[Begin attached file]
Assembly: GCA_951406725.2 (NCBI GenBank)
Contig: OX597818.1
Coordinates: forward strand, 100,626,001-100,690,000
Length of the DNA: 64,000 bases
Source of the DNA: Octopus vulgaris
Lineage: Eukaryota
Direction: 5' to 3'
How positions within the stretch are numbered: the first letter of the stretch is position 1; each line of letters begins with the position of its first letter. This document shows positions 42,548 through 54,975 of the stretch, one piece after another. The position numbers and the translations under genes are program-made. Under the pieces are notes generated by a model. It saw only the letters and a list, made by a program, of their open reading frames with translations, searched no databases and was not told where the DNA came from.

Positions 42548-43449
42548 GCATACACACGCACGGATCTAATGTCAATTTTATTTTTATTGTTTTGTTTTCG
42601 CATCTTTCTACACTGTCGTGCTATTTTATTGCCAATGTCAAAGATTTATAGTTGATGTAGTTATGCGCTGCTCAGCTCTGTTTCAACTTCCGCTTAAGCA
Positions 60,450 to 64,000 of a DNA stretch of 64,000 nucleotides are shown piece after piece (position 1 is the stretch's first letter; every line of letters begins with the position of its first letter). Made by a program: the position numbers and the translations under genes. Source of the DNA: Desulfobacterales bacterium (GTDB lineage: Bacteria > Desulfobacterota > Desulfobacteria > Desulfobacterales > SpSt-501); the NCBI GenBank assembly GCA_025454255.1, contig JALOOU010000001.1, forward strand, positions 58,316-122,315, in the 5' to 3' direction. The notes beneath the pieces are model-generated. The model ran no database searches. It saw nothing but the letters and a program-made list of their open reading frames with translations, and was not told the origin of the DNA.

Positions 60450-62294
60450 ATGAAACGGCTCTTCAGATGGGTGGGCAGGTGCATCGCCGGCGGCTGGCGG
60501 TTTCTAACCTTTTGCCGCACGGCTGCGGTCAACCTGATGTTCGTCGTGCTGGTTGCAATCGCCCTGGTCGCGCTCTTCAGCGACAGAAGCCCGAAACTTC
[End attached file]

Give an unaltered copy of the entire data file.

Assembly: GCA_951406725.2 (NCBI GenBank)
Contig: OX597818.1
Coordinates: forward strand, 100,626,001-100,690,000
Length of the DNA: 64,000 bases
Source of the DNA: Octopus vulgaris
Lineage: Eukaryota
Direction: 5' to 3'
How positions within the stretch are numbered: the first letter of the stretch is position 1; each line of letters begins with the position of its first letter. This document shows positions 42,548 through 54,975 of the stretch, one piece after another. The position numbers and the translations under genes are program-made. Under the pieces are notes generated by a model. It saw only the letters and a list, made by a program, of their open reading frames with translations, searched no databases and was not told where the DNA came from.

Positions 42548-43449
42548 GCATACACACGCACGGATCTAATGTCAATTTTATTTTTATTGTTTTGTTTTCG
42601 CATCTTTCTACACTGTCGTGCTATTTTATTGCCAATGTCAAAGATTTATAGTTGATGTAGTTATGCGCTGCTCAGCTCTGTTTCAACTTCCGCTTAAGCA
Positions 60,450 to 64,000 of a DNA stretch of 64,000 nucleotides are shown piece after piece (position 1 is the stretch's first letter; every line of letters begins with the position of its first letter). Made by a program: the position numbers and the translations under genes. Source of the DNA: Desulfobacterales bacterium (GTDB lineage: Bacteria > Desulfobacterota > Desulfobacteria > Desulfobacterales > SpSt-501); the NCBI GenBank assembly GCA_025454255.1, contig JALOOU010000001.1, forward strand, positions 58,316-122,315, in the 5' to 3' direction. The notes beneath the pieces are model-generated. The model ran no database searches. It saw nothing but the letters and a program-made list of their open reading frames with translations, and was not told the origin of the DNA.

Positions 60450-62294
60450 ATGAAACGGCTCTTCAGATGGGTGGGCAGGTGCATCGCCGGCGGCTGGCGG
60501 TTTCTAACCTTTTGCCGCACGGCTGCGGTCAACCTGATGTTCGTCGTGCTGGTTGCAATCGCCCTGGTCGCGCTCTTCAGCGACAGAAGCCCGAAACTTC